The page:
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Today's Stichomancy for Donald Rumsfeld

The first excerpt represents the element of Air. It speaks of mental influences and the process of thought, and is drawn from Beast in the Jungle by Henry James:

woman, a totally different one, he might have feared the recall possibly even some imbecile "offer." So, in having to say that he had indeed forgotten, he was conscious rather of a loss than of a gain; he already saw an interest in the matter of her mention. "I try to think--but I give it up. Yet I remember the Sorrento day."

"I'm not very sure you do," May Bartram after a moment said; "and I'm not very sure I ought to want you to. It's dreadful to bring a person back at any time to what he was ten years before. If you've lived away from it," she smiled, "so much the better."

"Ah if YOU haven't why should I?" he asked.

"Lived away, you mean, from what I myself was?"

The second excerpt represents the element of Fire. It speaks of emotional influences and base passions, and is drawn from Ion by Plato:

spontaneous, or a gift of nature: that 'genius is akin to madness' is a popular aphorism of modern times. The greatest strength is observed to have an element of limitation. Sense or passion are too much for the 'dry light' of intelligence which mingles with them and becomes discoloured by them. Imagination is often at war with reason and fact. The concentration of the mind on a single object, or on a single aspect of human nature, overpowers the orderly perception of the whole. Yet the feelings too bring truths home to the minds of many who in the way of reason would be incapable of understanding them. Reflections of this kind may have been passing before Plato's mind when he describes the poet as inspired, or when, as in the Apology, he speaks of poets as the worst critics of their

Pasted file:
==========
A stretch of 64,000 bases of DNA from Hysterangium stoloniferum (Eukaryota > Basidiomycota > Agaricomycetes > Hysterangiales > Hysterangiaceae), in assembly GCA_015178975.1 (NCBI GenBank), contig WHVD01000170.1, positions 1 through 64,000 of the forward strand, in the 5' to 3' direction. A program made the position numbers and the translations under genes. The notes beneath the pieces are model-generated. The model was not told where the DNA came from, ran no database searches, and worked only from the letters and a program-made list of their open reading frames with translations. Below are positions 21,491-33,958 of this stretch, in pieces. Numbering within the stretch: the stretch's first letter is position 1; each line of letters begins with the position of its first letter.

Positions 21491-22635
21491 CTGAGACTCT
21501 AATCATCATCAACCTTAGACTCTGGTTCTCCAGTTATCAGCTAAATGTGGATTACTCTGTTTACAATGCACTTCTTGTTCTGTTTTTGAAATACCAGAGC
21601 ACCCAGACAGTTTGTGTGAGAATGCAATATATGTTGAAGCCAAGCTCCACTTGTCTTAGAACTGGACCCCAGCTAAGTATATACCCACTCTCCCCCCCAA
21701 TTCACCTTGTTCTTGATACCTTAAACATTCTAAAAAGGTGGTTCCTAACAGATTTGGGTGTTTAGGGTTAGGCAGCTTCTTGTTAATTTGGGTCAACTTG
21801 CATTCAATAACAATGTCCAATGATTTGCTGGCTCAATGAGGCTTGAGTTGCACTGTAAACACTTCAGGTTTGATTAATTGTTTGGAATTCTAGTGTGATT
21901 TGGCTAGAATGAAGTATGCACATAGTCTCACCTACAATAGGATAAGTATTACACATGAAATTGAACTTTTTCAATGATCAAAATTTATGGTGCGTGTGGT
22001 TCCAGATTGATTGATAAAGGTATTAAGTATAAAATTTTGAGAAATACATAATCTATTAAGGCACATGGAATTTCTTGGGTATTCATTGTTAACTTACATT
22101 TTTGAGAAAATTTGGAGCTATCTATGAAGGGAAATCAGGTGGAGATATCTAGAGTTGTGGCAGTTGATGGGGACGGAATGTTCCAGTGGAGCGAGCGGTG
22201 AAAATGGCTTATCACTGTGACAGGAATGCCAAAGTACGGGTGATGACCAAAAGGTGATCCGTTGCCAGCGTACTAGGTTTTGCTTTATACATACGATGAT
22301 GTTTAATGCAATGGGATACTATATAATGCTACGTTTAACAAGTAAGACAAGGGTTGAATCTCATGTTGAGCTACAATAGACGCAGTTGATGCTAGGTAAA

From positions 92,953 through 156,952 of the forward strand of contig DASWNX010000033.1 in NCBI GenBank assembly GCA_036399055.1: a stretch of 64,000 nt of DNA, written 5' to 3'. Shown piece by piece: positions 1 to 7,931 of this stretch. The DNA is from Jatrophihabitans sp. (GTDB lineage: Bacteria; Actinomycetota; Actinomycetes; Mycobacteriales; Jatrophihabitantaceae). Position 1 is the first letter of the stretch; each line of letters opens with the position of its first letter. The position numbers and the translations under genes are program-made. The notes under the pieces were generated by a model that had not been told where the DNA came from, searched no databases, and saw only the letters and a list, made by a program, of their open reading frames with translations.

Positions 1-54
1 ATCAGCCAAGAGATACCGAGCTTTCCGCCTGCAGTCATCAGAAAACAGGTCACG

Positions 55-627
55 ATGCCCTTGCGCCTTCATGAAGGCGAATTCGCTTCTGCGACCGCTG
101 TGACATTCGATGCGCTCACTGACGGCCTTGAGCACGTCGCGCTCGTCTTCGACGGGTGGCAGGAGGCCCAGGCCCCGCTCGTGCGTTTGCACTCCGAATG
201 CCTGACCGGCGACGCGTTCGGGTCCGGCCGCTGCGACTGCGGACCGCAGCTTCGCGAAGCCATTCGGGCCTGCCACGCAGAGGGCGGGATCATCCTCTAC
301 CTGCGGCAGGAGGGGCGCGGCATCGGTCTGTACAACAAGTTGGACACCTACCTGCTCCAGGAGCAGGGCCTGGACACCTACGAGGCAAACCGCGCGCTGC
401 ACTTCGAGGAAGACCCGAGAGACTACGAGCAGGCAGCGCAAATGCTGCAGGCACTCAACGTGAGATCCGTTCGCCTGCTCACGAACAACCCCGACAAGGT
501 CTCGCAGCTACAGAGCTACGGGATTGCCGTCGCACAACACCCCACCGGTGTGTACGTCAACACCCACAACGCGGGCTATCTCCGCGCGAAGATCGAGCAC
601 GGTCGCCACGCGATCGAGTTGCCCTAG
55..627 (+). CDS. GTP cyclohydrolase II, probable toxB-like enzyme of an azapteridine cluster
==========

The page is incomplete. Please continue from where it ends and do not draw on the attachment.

The third excerpt represents the element of Water. It speaks of pure spiritual influences and feelings of love, and is drawn from Phantasmagoria and Other Poems by Lewis Carroll:

And still it lives, that keen and heavenward flame, Lives in his eye, and trembles in his tone: And these wild words of fury but proclaim A heart that beats for thee, for thee alone!

But all is lost: that mighty mind o'erthrown, Like sweet bells jangled, piteous sight to see! "Doubt that the stars are fire," so runs his moan, "Doubt Truth herself, but not my love for thee!"

A sadder vision yet: thine aged sire Shaming his hoary locks with treacherous wile! And dost thou now doubt Truth to be a liar?

The fourth excerpt represents the element of Earth. It speaks of physical influences and the impact of the unseen on the visible world, and is drawn from Father Sergius by Leo Tolstoy:

evidently occupied an important position, and Father Sergius at once noticed that the Abbot was aware of this and that his red face and bald head beamed with satisfaction and pleasure. This vexed and disgusted Father Sergius, the more so when he heard that the Abbot had only sent for him to satisfy the general's curiosity to see a man who had formerly served with him, as he expressed it.

'Very pleased to see you in your angelic guise,' said the general, holding out his hand. 'I hope you have not forgotten an old comrade.'

The whole thing--the Abbot's red, smiling face amid its fringe of